Dolce & Gabbana is the target of public anger in Hong Kong after reports that locals are banned from taking photos in front of the luxury retailer's store, highlighting simmering tensions over the status of mainland Chinese in the territory.
About a thousand people turned up at the brand's flagship store on Canton Road over the weekend, clogging streets in the luxury shopping area, media reports said. Dolce & Gabbana was forced to close the store Sunday afternoon.
Demonstrators, who included local lawmakers, held placards and snapped away with digital cameras, news photos showed. One protester reportedly used paper money traditionally burned for the dead to form the Chinese character for "shameful" on the store window, a strong statement in a culture where speaking about death is taboo.
The protest gained traction on Facebook after local media said Dolce & Gabbana security guards were preventing Hong Kong citizens from taking photos of window displays, even from public areas on the street . Store representatives apparently said they were protecting intellectual property but added that foreigners and mainland Chinese were exempt from the rule.
It's not clear whether this is official store policy or the reaction of overzealous managers. Dolce & Gabbana has so far only issued a statement that said: "We wish to underline that our company has not taken part in any action aiming at offending the Hong Kong public."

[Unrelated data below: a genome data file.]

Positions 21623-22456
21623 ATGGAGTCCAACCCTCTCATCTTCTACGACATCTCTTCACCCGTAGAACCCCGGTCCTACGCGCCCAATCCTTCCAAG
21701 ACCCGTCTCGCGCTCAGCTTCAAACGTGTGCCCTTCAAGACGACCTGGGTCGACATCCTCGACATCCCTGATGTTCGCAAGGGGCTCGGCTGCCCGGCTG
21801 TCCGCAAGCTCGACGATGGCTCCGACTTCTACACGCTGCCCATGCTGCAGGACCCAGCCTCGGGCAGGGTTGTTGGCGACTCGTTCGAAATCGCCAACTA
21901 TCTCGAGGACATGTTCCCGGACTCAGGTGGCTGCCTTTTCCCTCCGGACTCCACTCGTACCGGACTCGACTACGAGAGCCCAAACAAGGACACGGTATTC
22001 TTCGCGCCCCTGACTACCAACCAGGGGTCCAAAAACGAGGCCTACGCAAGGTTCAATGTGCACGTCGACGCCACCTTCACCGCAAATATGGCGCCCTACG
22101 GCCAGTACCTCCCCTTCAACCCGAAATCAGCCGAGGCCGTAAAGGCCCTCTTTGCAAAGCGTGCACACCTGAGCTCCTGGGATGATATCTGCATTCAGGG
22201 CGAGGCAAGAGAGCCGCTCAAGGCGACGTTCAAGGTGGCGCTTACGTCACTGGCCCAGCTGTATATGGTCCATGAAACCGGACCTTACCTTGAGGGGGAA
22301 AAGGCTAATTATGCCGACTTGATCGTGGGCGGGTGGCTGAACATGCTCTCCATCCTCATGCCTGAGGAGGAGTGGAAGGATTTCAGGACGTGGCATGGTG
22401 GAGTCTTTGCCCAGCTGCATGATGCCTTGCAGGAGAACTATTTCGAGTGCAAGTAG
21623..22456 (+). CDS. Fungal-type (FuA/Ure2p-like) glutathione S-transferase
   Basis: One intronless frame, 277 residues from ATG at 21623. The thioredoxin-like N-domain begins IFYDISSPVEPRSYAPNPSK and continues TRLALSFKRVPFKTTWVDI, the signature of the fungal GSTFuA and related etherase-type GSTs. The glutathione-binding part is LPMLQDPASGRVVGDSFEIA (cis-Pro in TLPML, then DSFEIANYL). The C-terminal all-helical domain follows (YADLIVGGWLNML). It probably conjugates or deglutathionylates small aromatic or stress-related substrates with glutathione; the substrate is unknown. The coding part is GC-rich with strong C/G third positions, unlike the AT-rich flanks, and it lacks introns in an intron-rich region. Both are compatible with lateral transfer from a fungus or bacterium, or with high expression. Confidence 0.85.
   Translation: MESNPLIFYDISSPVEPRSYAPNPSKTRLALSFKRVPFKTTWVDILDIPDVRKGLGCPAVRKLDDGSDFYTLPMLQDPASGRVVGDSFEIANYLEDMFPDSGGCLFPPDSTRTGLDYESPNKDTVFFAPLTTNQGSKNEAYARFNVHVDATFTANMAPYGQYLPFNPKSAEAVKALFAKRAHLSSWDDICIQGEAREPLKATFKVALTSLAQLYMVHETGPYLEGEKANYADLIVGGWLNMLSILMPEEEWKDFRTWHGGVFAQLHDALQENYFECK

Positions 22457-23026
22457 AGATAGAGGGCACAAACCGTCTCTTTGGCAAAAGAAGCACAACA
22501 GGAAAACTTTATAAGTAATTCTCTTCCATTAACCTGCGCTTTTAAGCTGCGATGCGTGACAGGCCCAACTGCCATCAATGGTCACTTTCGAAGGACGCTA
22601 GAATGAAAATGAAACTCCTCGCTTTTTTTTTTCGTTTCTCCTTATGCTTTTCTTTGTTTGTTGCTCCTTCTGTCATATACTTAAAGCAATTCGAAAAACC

Hong Kong is a key market for many luxury brands. The former British colony is a popular shopping destination for cash-flush mainland Chinese, who like to take advantage of taxes that are significantly lower than those at home.
Dolce & Gabbana co-founder Domenico Dolce said in a recent interview with a Hong Kong magazine that he and partner Stefano Gabbana aim to open 30 stores in China over the next two to three years.
Many suspect that the no-photo rule is aimed at appeasing the mainlanders, who many regard as nouveau riche with no class. Hong Kong citizens take pride in their unique Cantonese culture and democratic ideals but worry that these will be eroded as China's political and economic clout expands. Beijing governs Hong Kong under a policy referred to as "one country, two systems."
Jing Daily, an online publication covering the luxury market and Chinese culture, posted an analysis headlined "What Luxury Brands Should Learn From Dolce & Gabbana's PR Disaster" discussing the danger for brands in favoring mainland Chinese shoppers over locals. It points out that Hong Kong's more open press and internet access, and greater English fluency, let public relations problems escalate faster and more globally than in mainland China.
Facebook, for instance, is blocked in mainland China but freely accessible -- and popular -- in Hong Kong. In fact, this anti-Dolce & Gabbana Chinese-language page sprung up on Facebook and has more than 20,000 fans, and the luxury retailer's own Facebook wall has been peppered with comments such as "One of D & G values is 'Respect for individuals.' This is be changed to 'Practice of racism is our core value [sic].' "